The Do’s and Don’ts for the College Essay


By: Kayla Ritter Rickels, College Manager – Curriculum, CPS Office of Curriculum

The college application essay is a primary source of stress for many rising high school seniors looking to go to college. For some students, it is a way to help an application stand out when test scores might not reflect their work ethic. For other students, it’s a painful exercise. No matter the outlook, as The New York Times once put it, “Your goal is to write an essay that makes someone fall in love with you.” Easy, right?

Below are some essential “Do’s” and “Don’ts” for the infamous college application essay that may be helpful for your child.


… Pull the reader in with an interesting lead. Consider your favorite novels, books, or essays, and register what was enticing or interesting. Then, make that your own for this essay.

… Write about something that actually happened to you or is important to you. The authenticity will show through in the writing. If the subject doesn’t matter to you, it won’t matter to your reader, and your application won’t matter to your college admissions officer.

… Ditch some rules. Yes, there are reasons you had to memorize so many grammar-related rules throughout school, but some rules are worth breaking. Refer your favorite authors. There’s a good chance they’ve ignored some rules, and the writing was better for it.

… Write a few drafts, then edit or take bits and pieces of them later for your final essay. Completely empty yourself in each draft, without going back to edit little by little. When you read back over your work, you’ll see the progression in your writing, find where you became more efficient or descriptive, and enjoy a much more effective and productive editing process.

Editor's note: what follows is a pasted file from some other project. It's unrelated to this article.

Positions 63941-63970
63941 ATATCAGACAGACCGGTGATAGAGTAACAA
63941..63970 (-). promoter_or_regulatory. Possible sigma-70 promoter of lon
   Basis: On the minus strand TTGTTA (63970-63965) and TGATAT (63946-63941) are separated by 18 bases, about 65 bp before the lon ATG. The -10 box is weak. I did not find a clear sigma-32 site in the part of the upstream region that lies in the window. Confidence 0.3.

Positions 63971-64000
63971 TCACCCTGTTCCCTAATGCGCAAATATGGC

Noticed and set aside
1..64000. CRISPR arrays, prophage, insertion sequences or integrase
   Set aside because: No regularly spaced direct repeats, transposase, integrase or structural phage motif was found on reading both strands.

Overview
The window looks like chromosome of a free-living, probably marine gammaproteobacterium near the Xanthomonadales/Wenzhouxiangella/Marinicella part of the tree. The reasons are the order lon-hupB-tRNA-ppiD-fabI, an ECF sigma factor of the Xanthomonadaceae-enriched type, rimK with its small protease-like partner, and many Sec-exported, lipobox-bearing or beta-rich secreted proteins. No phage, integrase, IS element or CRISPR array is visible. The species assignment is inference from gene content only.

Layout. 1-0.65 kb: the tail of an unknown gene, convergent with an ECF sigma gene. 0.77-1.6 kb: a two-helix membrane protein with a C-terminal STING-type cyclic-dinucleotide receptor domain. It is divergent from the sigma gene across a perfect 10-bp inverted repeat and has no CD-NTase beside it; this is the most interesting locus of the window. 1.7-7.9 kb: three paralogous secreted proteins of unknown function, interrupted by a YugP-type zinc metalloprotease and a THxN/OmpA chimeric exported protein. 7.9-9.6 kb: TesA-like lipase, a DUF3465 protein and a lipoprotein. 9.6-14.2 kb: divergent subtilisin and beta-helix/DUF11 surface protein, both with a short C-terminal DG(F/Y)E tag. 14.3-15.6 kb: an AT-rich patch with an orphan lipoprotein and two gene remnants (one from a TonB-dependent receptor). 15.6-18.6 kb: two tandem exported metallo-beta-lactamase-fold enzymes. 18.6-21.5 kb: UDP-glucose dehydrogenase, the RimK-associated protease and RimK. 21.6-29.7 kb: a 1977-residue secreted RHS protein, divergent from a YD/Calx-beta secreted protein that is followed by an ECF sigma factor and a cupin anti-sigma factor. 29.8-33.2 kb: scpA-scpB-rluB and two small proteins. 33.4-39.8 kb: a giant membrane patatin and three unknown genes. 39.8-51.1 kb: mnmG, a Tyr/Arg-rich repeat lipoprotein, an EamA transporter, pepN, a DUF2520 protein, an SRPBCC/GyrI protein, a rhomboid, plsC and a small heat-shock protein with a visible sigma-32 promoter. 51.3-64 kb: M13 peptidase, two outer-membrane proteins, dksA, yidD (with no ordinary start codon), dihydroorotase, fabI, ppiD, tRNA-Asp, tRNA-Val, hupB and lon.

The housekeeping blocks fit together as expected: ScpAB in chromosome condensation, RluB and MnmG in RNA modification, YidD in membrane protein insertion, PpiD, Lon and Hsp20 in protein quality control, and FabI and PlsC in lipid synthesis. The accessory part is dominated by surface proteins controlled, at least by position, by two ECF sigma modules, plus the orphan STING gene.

… Ask someone (or multiple people) to proofread—once for content and another time for accuracy and grammar. You’ll be glad you did.

DON’T … 

… Repeat the prompt. Your reader knows you’re picking up where the question or prompt left off. The running start can weigh down an otherwise interesting essay and use up precious word limit.

… Provide a Webster-like definition of something. In fact, don’t even mention “Webster” or dictionary unless it’s critical to a story you’re telling. This technique is well known because it is has been widely used. Using it in your essay will water down your statement.

… Start your essay with an epigraph or a quote from someone else. This essay is your words, not someone else’s. An epigraph is another example of a futile running start that can impede your essay.

… Include sound effects or onomatopoeias. Save it for Dr. Seuss.

… rely on clichés. Clichés are what they are for a reason—they convey some sort of universal truth. Challenge yourself and your writing by avoiding them. It will pay off with the admissions officer who reads your essay and takes note.

… use “to be” verbs. They can get you trapped in passive voice through the whole essay. Plus, they weaken the verbs they’re paired with. You will pack more punch in your points with active voice and action verbs.

… use redundant phrases. They’re unnecessary clutter (see what I did there?)

If you’re still looking for guidance throughout the essay-writing process or need some other grammar and writing tools, check out this advice from a college dean, read through some college essays that worked, or use Grammarly to check your style.


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